planted.”
 Freudian slip   This refers to a mistake made by a speaker which is considered to reveal
their true thoughts or feelings.
“So you got the job – I’m so sad – sorry, I mean glad!”
 Have one’s heart in the right place   A person who has their heart in the right place has kind feelings
and good intentions, even if the results are not too good.
“The old lady’s cake wasn’t wonderful but she’s got her heart in the
right place.”
 Get a grip on yourself   If you get a grip on yourself, you make an effort to control your
feelings so as to be able to deal with a situation..
  “After the initial shock, Lisa got a grip on herself and called an ambulance.”
 Get something out of your system   This expression means that you get rid of a strong emotion or desire
by expressing it openly or trying to fulfil it.
“Tell your parents how you feel – it’s better to get it out of your system!”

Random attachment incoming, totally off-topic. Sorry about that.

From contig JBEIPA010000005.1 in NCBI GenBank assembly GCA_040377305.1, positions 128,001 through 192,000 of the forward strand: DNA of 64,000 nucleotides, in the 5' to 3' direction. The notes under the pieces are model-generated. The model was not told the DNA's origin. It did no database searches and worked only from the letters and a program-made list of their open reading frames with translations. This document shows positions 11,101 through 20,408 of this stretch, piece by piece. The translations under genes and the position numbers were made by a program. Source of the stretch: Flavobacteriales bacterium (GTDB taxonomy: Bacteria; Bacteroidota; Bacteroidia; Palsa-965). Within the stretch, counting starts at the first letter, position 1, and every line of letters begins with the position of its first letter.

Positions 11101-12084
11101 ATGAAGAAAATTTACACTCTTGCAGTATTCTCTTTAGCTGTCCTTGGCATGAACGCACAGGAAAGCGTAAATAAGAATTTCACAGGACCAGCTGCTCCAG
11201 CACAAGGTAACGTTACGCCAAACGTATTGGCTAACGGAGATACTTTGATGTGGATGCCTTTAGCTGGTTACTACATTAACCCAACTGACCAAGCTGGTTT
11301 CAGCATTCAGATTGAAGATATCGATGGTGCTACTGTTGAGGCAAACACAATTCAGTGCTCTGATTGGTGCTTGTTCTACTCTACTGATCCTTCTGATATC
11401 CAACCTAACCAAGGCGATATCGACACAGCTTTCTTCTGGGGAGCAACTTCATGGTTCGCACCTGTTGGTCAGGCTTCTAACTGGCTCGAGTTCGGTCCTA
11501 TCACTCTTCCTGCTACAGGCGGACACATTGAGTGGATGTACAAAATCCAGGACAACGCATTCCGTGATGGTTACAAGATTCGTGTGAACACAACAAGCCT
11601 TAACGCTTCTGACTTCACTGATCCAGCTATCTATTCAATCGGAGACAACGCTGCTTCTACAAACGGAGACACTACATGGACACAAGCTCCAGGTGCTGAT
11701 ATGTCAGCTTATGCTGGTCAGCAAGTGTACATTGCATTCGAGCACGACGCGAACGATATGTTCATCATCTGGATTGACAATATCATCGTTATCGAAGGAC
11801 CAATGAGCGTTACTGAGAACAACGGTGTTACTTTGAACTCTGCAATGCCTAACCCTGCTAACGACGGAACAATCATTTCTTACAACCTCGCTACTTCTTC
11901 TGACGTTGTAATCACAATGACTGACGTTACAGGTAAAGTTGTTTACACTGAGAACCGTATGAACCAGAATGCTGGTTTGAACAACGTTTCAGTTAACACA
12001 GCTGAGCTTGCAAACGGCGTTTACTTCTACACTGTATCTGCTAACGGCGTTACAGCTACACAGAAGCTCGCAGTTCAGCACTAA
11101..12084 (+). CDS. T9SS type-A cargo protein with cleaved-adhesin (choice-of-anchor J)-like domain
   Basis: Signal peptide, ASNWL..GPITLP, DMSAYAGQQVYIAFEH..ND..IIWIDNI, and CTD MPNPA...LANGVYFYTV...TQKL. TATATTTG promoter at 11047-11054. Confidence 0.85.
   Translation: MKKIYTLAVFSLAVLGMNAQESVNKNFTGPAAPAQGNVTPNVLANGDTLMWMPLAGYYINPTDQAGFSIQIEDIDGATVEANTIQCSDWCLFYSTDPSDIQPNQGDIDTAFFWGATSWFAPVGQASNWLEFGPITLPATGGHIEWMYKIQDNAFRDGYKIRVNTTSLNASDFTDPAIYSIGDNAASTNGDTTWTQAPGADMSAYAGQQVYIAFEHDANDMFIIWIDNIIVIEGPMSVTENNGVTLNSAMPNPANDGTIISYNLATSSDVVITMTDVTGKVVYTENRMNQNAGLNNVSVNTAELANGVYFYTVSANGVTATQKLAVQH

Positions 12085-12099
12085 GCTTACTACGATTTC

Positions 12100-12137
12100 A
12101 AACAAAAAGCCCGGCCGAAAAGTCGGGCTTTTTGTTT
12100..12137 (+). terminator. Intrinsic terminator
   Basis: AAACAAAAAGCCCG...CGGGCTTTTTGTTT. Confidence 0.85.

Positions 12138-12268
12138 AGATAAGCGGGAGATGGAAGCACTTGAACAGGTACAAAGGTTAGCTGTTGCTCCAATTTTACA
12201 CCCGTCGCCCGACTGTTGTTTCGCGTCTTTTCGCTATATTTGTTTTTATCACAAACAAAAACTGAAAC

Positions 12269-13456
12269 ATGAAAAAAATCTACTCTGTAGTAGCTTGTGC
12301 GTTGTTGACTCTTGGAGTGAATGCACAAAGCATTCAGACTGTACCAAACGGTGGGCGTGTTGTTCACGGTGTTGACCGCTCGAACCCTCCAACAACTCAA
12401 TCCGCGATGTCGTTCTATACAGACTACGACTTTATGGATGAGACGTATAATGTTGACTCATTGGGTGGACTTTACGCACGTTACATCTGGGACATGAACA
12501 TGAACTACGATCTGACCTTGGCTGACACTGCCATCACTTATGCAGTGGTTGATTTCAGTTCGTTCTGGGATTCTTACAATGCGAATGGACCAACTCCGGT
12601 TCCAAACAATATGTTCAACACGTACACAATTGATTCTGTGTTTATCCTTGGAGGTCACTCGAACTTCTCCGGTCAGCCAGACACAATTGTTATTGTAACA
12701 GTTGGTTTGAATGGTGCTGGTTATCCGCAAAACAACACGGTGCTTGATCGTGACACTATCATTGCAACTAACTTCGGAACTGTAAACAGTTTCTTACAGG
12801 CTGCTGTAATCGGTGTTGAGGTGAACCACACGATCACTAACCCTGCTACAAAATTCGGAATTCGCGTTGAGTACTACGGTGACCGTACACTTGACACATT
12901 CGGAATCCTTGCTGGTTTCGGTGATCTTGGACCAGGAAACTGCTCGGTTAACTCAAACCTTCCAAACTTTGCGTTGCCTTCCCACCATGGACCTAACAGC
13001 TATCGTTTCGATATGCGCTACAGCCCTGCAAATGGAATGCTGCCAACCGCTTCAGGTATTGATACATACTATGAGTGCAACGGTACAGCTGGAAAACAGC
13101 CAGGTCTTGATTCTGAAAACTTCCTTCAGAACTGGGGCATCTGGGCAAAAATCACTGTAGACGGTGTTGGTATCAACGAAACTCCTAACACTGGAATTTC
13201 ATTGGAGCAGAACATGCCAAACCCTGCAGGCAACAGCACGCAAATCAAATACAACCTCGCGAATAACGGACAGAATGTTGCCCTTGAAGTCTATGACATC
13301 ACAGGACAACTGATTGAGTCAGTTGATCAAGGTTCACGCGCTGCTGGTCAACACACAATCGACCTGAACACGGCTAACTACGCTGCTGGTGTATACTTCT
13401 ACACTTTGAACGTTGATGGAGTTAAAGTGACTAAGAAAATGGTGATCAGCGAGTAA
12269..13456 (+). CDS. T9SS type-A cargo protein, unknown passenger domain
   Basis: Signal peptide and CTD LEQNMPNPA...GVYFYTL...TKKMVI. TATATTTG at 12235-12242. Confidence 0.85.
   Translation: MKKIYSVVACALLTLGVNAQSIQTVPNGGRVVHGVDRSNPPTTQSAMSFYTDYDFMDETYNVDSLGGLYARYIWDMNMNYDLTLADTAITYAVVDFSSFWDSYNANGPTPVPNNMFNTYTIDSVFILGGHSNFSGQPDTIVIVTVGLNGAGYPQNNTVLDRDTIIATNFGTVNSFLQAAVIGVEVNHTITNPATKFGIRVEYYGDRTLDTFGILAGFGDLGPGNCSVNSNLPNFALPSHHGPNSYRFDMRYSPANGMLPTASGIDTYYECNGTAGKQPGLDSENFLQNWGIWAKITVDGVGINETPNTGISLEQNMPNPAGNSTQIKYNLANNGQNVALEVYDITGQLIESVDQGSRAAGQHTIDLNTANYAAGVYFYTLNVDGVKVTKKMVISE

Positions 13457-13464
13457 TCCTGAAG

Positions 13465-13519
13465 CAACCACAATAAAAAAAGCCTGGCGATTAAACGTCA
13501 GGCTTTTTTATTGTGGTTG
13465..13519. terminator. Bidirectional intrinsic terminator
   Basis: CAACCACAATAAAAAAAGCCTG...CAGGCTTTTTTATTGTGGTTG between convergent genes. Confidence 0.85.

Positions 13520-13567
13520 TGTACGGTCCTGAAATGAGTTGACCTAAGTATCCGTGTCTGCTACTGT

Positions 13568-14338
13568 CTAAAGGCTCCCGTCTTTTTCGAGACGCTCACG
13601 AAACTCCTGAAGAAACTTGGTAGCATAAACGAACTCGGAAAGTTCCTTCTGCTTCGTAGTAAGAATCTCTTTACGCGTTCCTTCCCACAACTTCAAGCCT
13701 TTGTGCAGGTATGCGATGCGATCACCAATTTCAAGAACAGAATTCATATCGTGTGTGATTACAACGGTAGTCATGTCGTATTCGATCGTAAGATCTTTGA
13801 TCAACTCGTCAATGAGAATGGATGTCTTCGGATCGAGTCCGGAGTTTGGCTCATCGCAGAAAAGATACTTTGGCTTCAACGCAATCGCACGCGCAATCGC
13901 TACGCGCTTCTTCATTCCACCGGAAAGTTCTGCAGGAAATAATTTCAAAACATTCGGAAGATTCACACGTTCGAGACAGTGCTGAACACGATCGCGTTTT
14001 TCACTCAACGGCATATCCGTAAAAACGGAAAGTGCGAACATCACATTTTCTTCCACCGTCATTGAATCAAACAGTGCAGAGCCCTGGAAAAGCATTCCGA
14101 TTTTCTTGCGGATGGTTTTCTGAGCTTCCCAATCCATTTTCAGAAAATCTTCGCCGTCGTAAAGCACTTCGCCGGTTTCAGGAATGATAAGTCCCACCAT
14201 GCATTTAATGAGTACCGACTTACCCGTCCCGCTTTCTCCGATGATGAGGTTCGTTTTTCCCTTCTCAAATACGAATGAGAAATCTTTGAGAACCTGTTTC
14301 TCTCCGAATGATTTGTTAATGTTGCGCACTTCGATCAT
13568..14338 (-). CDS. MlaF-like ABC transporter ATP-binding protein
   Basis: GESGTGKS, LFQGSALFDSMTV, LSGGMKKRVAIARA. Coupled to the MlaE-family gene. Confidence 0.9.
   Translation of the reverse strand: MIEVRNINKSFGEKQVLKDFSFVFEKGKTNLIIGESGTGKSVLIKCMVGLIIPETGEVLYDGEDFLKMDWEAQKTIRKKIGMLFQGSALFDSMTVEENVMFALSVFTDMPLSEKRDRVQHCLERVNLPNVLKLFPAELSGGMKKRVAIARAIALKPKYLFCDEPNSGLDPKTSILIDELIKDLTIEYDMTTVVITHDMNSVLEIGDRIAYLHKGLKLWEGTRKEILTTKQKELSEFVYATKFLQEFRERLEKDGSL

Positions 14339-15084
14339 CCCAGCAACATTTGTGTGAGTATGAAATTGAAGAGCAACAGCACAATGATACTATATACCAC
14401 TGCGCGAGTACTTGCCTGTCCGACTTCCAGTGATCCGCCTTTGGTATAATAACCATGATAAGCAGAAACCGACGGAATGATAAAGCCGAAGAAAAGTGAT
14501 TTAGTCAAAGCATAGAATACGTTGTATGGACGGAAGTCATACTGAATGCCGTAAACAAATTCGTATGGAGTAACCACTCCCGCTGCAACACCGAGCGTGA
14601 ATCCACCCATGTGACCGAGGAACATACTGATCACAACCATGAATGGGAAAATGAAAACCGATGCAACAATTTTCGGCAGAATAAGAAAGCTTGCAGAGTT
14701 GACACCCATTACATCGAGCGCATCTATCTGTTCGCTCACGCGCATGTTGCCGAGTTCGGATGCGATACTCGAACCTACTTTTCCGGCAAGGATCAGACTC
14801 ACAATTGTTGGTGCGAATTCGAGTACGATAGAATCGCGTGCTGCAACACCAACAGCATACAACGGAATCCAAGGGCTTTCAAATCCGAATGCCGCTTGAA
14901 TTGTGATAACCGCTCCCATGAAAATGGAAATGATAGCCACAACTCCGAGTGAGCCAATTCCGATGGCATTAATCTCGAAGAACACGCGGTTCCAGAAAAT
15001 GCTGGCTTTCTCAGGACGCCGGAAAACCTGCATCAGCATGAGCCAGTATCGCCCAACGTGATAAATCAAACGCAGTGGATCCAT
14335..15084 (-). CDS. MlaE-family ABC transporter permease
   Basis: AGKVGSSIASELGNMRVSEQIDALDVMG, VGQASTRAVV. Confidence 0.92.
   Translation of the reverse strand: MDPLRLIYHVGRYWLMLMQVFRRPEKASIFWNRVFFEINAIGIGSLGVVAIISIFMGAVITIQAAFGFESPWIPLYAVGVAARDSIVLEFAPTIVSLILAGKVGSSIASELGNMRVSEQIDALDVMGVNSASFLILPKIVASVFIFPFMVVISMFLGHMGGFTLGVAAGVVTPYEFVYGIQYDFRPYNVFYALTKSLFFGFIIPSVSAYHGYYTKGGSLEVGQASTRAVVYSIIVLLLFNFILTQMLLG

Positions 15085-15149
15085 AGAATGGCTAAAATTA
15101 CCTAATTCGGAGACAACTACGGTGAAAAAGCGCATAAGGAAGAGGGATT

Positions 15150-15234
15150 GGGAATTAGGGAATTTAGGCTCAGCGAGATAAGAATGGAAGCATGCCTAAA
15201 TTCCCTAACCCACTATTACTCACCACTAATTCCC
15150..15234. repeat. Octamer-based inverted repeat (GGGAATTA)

Get worked up (about something)   If you get worked up about something, you become upset, annoyed
or excited, often unnecessarily.
“It’s his first day at school tomorrow and he’s all worked up about it!”
 Go bananas   If someone becomes very emotional and starts behaving in a crazy way,
they go bananas.
“If you announce that you’re going to drop out of school, your parents
will go bananas!
 Go off the deep end   If a person goes off the deep end, they become so angry or upset
that they cannot control their emotions
“Mary will go off the deep end if her kids leave the kitchen in a mess
again. “
 Go to pieces   If you go to pieces, for example after a terrible shock, you are so upset
or distressed that you cannot lead your life normally.

“Jack nearly went to pieces when his son died in a plane crash.”
 Groan inwardly   If you groan inwardly, you feel like expressing despair, disapproval
or distress, but you remain silent.
  “On his return, when Pete saw the pile of files on his desk, he groaned
inwardly.”
 Gut feeling   If you have a gut feeling about something, you have a strong intuition
which you cannot explain, but you are sure that you are right.
  “As I read the story, I had a gut feeling that the postman was lying …
and I was right!”
 Hard as nails   A person who is hard (or ‘tough’) as nails is unsentimental and
shows no sympathy.